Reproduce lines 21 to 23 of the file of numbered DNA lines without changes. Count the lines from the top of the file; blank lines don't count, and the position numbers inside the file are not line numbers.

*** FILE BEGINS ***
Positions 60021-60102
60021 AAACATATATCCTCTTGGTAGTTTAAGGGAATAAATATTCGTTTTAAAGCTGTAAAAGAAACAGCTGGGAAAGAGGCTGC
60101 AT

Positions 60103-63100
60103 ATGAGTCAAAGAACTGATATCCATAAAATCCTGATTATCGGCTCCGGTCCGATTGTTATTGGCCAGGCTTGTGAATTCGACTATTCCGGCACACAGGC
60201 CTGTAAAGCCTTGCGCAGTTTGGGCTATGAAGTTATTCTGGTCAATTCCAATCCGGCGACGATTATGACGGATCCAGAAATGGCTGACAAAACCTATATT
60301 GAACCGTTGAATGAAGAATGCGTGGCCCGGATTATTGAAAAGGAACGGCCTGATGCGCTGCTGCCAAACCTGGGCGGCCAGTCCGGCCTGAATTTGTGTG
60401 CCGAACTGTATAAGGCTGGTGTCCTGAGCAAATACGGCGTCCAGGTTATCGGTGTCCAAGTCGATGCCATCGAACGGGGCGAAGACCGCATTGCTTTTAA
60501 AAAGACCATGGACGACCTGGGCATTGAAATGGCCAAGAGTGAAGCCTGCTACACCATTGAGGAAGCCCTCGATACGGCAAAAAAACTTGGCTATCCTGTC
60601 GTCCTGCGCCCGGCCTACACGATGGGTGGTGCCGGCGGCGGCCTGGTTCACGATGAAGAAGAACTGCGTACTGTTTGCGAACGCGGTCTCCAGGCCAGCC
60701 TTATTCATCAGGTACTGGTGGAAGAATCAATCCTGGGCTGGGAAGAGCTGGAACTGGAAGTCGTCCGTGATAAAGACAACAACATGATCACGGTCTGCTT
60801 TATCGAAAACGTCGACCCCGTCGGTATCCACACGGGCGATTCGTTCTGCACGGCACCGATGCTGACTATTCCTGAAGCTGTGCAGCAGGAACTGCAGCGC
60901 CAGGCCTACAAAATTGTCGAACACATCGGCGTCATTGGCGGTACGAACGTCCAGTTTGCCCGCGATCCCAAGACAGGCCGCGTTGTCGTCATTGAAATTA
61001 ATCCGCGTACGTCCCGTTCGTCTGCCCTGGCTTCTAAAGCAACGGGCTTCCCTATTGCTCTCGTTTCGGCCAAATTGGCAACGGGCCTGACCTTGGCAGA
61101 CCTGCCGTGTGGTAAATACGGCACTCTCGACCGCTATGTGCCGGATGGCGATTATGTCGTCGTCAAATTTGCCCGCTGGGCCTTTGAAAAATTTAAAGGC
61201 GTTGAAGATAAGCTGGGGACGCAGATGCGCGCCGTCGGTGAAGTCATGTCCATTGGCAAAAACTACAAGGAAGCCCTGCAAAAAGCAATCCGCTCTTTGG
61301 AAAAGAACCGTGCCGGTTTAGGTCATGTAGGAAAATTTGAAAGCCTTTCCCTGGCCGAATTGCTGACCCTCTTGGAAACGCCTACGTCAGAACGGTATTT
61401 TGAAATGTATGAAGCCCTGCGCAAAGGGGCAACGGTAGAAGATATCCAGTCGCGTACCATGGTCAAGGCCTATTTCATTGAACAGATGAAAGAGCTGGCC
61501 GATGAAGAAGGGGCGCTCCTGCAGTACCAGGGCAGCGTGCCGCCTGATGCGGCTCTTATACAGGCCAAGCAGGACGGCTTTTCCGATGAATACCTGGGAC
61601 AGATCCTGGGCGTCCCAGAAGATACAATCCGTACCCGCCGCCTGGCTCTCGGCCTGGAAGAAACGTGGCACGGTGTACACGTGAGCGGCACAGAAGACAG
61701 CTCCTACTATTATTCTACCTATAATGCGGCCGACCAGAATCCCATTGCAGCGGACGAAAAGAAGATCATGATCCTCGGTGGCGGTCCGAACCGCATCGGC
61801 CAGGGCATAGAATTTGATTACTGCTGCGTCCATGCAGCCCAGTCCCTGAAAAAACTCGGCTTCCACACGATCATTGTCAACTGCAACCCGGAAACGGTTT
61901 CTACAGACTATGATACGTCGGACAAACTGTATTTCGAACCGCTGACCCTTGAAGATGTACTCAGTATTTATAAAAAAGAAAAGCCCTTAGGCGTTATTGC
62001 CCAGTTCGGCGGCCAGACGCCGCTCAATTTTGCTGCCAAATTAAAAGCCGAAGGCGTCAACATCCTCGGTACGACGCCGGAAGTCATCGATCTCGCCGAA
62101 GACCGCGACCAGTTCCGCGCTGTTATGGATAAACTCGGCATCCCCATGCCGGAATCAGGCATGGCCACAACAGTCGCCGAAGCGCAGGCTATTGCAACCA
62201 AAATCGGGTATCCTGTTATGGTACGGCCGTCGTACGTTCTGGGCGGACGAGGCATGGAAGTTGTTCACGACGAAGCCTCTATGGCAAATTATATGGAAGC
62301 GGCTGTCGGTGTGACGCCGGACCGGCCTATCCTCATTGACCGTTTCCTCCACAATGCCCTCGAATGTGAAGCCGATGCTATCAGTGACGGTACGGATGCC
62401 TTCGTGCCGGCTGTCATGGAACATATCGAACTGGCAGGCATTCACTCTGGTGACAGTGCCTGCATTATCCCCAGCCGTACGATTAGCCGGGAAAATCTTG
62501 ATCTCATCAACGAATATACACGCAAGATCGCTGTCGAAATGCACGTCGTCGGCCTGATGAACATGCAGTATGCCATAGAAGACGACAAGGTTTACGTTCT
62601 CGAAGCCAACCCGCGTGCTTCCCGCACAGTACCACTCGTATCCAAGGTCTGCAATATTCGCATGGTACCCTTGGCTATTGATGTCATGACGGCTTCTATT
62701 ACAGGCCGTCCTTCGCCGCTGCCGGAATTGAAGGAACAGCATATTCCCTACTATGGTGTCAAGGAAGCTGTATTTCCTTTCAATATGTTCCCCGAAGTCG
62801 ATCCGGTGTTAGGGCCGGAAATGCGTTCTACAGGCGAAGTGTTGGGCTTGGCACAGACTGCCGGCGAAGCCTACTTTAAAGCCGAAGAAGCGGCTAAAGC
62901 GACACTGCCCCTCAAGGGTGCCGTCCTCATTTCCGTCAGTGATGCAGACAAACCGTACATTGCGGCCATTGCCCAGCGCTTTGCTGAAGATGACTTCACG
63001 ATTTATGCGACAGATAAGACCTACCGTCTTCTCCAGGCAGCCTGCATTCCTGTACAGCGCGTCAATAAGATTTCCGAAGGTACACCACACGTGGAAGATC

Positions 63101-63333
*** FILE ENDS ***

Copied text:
61701 CTCCTACTATTATTCTACCTATAATGCGGCCGACCAGAATCCCATTGCAGCGGACGAAAAGAAGATCATGATCCTCGGTGGCGGTCCGAACCGCATCGGC
61801 CAGGGCATAGAATTTGATTACTGCTGCGTCCATGCAGCCCAGTCCCTGAAAAAACTCGGCTTCCACACGATCATTGTCAACTGCAACCCGGAAACGGTTT
61901 CTACAGACTATGATACGTCGGACAAACTGTATTTCGAACCGCTGACCCTTGAAGATGTACTCAGTATTTATAAAAAAGAAAAGCCCTTAGGCGTTATTGC